What did the research involve?
The researchers searched databases to find all the research done so far on this topic. They pooled the results of prospective cohort studies in a meta-analysis. One big prospective cohort study on saturated fat could not be pooled because of the way the data was presented, but the researchers compared it to the results of the meta-analysis, to see if the results agreed. They also looked at the results of other studies with different designs. They aimed to see whether there was a link between eating more or less saturated fat or trans fats and outcomes, including death from any cause, heart disease, stroke and type 2 diabetes, and deaths from these specific causes.
In most of the studies included, the researchers compared what happened to the people who ate the most of the type of fat being studied, compared to the least. This means that the amount of fat eaten could vary a lot between studies. Most of the studies measured how much fat people ate by asking them to fill in a questionnaire about how much of different types of food they had eaten in the last day, week or month.
What were the basic results?
The researchers found no link between eating more saturated fat and the chances of dying from any cause, dying from cardiovascular disease (heart disease or stroke) or heart disease specifically, or getting heart disease, stroke or type 2 diabetes.
They found evidence that eating more trans fats increased the chances of dying from any cause (relative risk (RR) 1.34, 95% confidence interval (CI) 1.16 to 1.56), dying from heart disease (RR 1.28, 95% CI 1.09 to 1.5) and having heart disease (1.21, 95% CI 1.1 to 1.33).
They then checked the studies and their findings against a quality system called GRADE (Grading of Recommendations Assessment, Development and Evaluation), to see how reliable the results are likely to be. The system found that the certainty of the results was likely to be very low for saturated fat. That is, that while no link was found between saturated fat intake and these findings, we can’t have much confidence in this finding. However, it was moderate for the link between trans fats and heart disease or death from heart disease, suggesting there is stronger evidence for this link.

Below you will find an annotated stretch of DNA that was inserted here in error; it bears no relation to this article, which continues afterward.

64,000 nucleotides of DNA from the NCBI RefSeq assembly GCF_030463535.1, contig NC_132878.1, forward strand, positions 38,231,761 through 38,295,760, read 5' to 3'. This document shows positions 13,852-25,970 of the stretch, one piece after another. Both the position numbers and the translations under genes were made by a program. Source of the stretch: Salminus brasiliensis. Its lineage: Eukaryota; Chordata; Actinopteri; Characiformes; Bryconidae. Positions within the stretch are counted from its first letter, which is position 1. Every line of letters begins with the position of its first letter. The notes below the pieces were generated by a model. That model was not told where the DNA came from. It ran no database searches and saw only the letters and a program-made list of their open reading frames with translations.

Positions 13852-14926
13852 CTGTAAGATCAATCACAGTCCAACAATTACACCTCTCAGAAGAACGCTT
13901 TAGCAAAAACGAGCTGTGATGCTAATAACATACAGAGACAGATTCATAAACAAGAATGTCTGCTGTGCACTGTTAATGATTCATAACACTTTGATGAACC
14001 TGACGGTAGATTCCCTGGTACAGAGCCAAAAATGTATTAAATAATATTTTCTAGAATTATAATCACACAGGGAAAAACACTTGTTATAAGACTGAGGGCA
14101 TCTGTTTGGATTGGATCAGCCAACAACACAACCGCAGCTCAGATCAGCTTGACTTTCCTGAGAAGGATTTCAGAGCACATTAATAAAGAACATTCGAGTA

How did the researchers interpret the results?
The researchers were cautious about their results (unlike the media). They said that "further research is likely to have an important effect on our confidence in the estimation of association and could change the estimate." This means that, because of the limitations of the research published so far, better research in the future might give a different answer to the question about whether saturated fat is bad for our health.
This careful systematic review and meta-analysis of research into the effects of saturated and trans fat on health found no evidence that eating more saturated fat raises the risk of death from any cause, death from cardiovascular disease, or risk of getting heart disease, stroke, or type 2 diabetes. However, the authors say they can only have "very low" confidence in their findings, because of the methodological limitations of the individual studies that contributed data.
The study did find a link between eating more trans fats and death from any cause, from heart disease or risk of getting heart disease. In the study, trans fats from industrial sources (rather than natural animal sources) were more strongly linked to heart disease or the chances of dying from heart disease. However, this may just be because people in the studies had eaten more industrial trans fats than natural trans fats.
The researchers say they only have low confidence in their findings for several reasons. A meta-analysis is only as good as the studies that you can include in it. The included studies had considerable differences in their methods and results. The researchers could not include one big study because the way that the data had been collected and analysed made it impossible to pool with the other studies in the meta-analysis. The meta-analysis results showed no link between saturated fat and risk of death, while the big study they could not include showed that eating more saturated fat was linked to an increased risk of death. We don't know whether including the results of this study would have changed the overall results of the meta-analysis, if that had been possible.